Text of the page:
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Are Employee Wellness Programs OK Under the ADA? EEOC Says Yes, But...

Until recently, businesses looking to make sure that their employee wellness programs comply with the ADA were without much help from the EEOC — besides a series of surprisingly unhelpful opinion letters and a one-sentence answer in an online Q&A stating that voluntary wellness programs must not “require participation, nor penalize employees who do not participate,” the EEOC has not made entirely clear how the ADA does or does not restrict such programs. On April 20, however, the EEOC took an initial step towards clarity when it issued proposed ADA rules regarding these cost-saving measures — weight loss programs, smoking cessation efforts, health risk assessments, and so on.

While the April 20 announcement was merely of a proposed rule (accompanied by a Q&A and a small-business fact sheet), the EEOC states that, for now, “[i]t is unlikely that a court or the EEOC would find that an employer violated the ADA if the employer complied with [this rule] until a final rule is issued.” Thus, employers should take note, if not of the intricacies of the new guidance, at least of where the EEOC appears to be headed.  On that point, a few of the EEOC’s choices are worth noting.

    • The EEOC has indicated that any wellness program that provides for an incentive of more than 30% of the total cost of employee-only coverage will not be considered “voluntary.” This new 30% rule — up from the 20% cap that had been suggested in the EEOC’s prior opinion letters — corresponds with the similar 30% cap imposed by the Affordable Care Act (ACA) and HIPAA. (See below for an explanation of how those laws apply.) For example, say an employer imposes a $1,500 insurance surcharge for employees who do not demonstrate good cardiovascular health. If employees’ total annual premium is $4,500, that 33% incentive would be impermissible; if the employer decreases the surcharge to $900, that 20% penalty is fine.
    • The EEOC will require any employer who creates an employee wellness program to issue a detailed notice to employees intended to ensure that participation “is truly voluntary.” The notice must explain what medical information will be obtained, who will receive the information, how the information will be used, what restrictions exist on disclosure, and what security methods will be used.
    • The EEOC will only permit employers to receive employee health information gathered through a wellness program in the aggregate — no individual employee’s information or identity can be discernible from the information provided to the employer. Further, in order to be a permissible wellness program under the ADA, the employer must actually do something with information gathered; this can be either in the form of aggregate assessment (e.g., using evidence that a significant number of employees have diabetes to design a specific health program) or through individual feedback (through a physician, of course).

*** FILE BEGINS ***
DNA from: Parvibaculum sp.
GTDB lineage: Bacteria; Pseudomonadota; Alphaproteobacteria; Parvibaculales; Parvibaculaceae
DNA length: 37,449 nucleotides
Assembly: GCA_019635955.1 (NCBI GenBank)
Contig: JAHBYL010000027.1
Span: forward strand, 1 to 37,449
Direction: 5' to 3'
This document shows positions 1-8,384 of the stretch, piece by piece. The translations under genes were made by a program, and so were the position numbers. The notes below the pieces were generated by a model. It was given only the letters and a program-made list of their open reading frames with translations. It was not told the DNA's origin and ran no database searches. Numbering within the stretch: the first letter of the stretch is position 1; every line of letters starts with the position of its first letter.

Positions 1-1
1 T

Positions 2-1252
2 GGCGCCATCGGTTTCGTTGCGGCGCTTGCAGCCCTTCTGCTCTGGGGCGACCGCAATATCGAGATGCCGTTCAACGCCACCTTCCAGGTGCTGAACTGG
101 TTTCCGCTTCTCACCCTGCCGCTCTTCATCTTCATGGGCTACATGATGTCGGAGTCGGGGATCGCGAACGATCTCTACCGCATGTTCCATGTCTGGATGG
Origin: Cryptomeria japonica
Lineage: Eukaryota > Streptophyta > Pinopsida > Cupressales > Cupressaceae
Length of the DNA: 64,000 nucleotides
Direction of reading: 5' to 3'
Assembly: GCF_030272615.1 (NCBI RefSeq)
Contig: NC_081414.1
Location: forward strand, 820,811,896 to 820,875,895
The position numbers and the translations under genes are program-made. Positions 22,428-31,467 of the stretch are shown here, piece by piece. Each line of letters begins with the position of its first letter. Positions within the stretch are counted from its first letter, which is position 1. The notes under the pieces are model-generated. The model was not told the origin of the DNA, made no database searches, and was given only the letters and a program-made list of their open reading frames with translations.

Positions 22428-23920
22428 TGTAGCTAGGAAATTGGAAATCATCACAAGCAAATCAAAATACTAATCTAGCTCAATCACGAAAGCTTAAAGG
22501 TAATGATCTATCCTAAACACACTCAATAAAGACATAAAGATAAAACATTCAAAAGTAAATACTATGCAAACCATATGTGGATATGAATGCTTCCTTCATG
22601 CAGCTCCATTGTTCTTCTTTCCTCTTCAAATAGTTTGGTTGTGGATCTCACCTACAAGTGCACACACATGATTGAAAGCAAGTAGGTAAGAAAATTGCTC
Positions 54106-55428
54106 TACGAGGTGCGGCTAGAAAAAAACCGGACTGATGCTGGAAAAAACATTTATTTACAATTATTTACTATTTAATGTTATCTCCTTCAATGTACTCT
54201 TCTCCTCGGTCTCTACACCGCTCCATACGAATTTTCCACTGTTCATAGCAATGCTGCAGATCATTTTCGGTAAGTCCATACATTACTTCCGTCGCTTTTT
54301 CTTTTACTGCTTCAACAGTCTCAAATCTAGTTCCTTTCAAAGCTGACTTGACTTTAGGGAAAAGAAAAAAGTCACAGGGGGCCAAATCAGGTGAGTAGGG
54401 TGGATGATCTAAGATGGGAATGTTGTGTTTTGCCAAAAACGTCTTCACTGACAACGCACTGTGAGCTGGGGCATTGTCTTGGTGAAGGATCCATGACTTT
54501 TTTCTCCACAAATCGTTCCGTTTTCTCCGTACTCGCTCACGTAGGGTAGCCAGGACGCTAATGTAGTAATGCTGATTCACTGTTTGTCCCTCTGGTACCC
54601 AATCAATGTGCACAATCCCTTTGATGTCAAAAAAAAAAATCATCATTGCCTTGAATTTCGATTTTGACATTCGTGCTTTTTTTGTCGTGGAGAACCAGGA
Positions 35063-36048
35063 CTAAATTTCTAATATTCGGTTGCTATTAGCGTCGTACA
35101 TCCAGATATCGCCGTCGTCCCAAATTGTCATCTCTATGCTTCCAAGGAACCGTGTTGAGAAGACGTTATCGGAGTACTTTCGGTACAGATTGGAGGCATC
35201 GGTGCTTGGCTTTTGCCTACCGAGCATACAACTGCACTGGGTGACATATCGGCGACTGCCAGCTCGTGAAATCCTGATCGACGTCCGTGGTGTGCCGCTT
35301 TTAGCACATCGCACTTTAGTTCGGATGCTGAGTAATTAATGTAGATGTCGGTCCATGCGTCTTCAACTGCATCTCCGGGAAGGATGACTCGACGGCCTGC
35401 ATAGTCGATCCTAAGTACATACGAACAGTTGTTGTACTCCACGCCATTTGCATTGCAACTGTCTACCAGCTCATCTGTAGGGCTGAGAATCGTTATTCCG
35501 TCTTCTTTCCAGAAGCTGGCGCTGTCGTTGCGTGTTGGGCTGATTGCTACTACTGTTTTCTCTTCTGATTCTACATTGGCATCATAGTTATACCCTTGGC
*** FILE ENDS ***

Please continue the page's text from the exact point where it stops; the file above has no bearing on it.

Once again, these are merely proposed rules, and the EEOC’s final position will not be known for several more months. At the same time, employers with their fingers on the pulse will know that similar wellness program requirements were imposed by the ACA, and those rules certainly need to be considered as well.  (The reason that the EEOC’s guidance is necessary, in addition to the ACA rules, is that while the ACA is intended to ensure that wellness programs are fairly administered, in general, the ADA rules are intended to prohibit unlawful medical inquiries made as part of those programs. This is a subtle but important difference when it comes to things like annual health risk assessments—sure, the medical examination may be uniformly available, but does it make intrusive inquiries into employees’ potential disabilities? And if so, what does it do with that information? That’s where the ADA comes in.)

Notably, the EEOC’s proposed rule lists a number of questions for which it seeks comment: Should entities that offer incentives for undergoing medical examinations be required to allow employees to alternately provide a letter from their personal physician? Should incentives be further limited to ensure that they do not make health insurance “unaffordable”? Should employers be required to obtain written consent from employees when imposing wellness programs? The answers to all of these questions remain to be seen. For now, employers should keep the EEOC’s proposed rules in mind, especially if designing a wellness program at the current time. Hinshaw attorneys are prepared to assist, and will continue to track developments on this issue. With questions, contact Ambrose McCall of Hinshaw's Peoria office.

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